Skip navigation

– a fee regime against the existing 10-year transit contract, which expires at the beginning of the reception date on 1 January 2020. The European Union feared that Russian deliveries via Ukraine would be suspended if the current agreement expires in the absence of a new agreement. Supply resumed on 4 January 2006 following the conclusion of the interim agreement between Ukraine and Gazprom. [41] The five-year contract was signed, but with prices of only six months. According to the contract, the gas was not sold directly to Naftohaz, but to the Russian-Swiss intermediary RosUkrEnergo. The price of natural gas sold by Gazprom to RosUkrEnergo rose to 230 $US per 1,000 cubic metres, sold to Ukraine after mixing one-third of Russian gas with two-thirds of cheaper deliveries from Central Asia, at a price of $95 per 1,000 cubic metres. [42] [43] The parties also agreed to increase the transit rate from $1.09 to $1.60 $US per 1,000 cubic metres per 100 km; This was not only the transit of Russian gas to Europe, but also Turkmen gas to Ukraine via Russia. [Citation required] On 11 January 2006, Presidents Vladimir Putin and Viktor Yushchenko confirmed that the conflict was over. [Citation required] Some disputes resolved, but not all The new agreement, according to Zelenskiy, provides that “both parties retain the right to renew the contract for another 10 years” after its expiry. Russia is also part of the new treaty, which agrees to pay $2.9 billion to Ukraine as part of a Stockholm arbitration supplement, which Moscow did on December 27. In return, Naftogaz promised to release Gazprom`s confiscated assets in Europe, and both sides agreed to abandon mutual legal actions that have not yet been completed and to sign an out-of-court settlement. However, state-level prosecutions, in particular Naftogaz`s claims against Russia concerning the confiscation of the company`s assets during the annexation of Ukraine`s Crimea peninsula, are not affected by the new transit treaty.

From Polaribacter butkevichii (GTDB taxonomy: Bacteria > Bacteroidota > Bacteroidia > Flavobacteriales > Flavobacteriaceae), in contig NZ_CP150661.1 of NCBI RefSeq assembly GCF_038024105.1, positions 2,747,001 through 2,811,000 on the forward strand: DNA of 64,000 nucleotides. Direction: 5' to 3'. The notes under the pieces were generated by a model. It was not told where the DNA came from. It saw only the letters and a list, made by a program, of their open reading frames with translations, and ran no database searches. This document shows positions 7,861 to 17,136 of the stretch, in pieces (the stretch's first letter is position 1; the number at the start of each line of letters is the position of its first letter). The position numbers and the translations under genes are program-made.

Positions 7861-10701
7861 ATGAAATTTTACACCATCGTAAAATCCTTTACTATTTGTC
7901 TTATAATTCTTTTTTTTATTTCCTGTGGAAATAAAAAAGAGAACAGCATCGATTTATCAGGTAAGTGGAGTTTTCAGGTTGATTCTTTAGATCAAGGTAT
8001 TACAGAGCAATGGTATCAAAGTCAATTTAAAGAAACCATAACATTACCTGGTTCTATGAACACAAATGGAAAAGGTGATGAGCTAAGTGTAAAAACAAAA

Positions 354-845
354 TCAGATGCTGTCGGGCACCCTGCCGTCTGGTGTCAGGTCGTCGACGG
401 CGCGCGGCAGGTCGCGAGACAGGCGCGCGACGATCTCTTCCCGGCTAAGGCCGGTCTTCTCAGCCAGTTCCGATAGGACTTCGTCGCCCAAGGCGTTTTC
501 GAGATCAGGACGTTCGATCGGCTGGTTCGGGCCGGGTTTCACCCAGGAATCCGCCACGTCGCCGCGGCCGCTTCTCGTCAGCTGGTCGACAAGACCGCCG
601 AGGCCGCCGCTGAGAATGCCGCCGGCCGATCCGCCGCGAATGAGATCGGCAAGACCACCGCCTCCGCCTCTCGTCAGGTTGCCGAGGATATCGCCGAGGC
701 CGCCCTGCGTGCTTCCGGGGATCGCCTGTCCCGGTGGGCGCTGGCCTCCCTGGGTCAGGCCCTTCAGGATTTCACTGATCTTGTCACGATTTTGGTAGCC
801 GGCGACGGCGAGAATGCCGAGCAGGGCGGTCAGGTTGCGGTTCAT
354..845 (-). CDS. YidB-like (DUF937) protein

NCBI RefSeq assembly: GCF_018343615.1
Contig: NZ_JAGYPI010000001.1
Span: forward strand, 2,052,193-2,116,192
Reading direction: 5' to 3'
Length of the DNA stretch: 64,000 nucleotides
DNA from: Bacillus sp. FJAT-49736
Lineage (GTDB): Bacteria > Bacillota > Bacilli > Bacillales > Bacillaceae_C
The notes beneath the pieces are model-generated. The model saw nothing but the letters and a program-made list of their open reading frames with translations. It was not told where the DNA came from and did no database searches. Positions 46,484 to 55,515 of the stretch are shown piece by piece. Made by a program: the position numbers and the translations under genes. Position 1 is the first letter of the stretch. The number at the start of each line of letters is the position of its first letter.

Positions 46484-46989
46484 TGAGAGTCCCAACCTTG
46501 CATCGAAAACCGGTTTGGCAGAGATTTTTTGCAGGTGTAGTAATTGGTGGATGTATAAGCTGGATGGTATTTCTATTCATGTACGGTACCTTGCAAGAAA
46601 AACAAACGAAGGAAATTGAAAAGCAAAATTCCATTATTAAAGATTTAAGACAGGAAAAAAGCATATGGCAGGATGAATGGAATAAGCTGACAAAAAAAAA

On 21 December, Gazprom and Naftogaz said they had reached an interim agreement on the new agreement on the shipment of Russian gas by Ukrainian gas pipelines. But technical and other discussions on the details continued until the signing was announced. In March 2005, a serious dispute aedd played over the price of gas delivered and transit costs. During the conflict, Russia claimed that Ukraine was not paying for gas, but had diverted what was to be exported from the pipelines to the EU. Ukrainian officials initially denied the accusation[2] [3], but later Naftogaz admitted that due to the harsh winter (minus 30C), some natural gas destined for other European countries was retained and used for domestic purposes. Ukraine said it would continue to meet its contractual transit obligations. The conflict peaked on 1 January 2006, when Russia used all gas supplies transiting through Ukrainian territory. [4] On 4 January 2006, an interim agreement was reached between Russia and Ukraine and supplies were restored.

The situation calmed down until October 2007, when new disputes began over Ukraine`s gas debt. This led to a reduction in gas supply in March 2008. In the last months of 2008, relations were strained again when Ukraine and Russia were unable to agree on Ukraine`s debt. [5] – Agreement between Ukraine`s new transport network manager, GTSOU, and Russian manufacturer Gazprom, which establishes the technical rules and rules of the interconnection agreement. The agreement signed on 30 December in Vienna after five days of negotiations is as follows: the agreement, reached just 24 hours before the current agreement expires on Tuesday, prevented a possible interruption of the Russian gas flow to Europe and helped Moscow avoid another blow to its reputation as a long-term energy supplier. Russian oil exports to Europe were contaminated at the beginning of the year.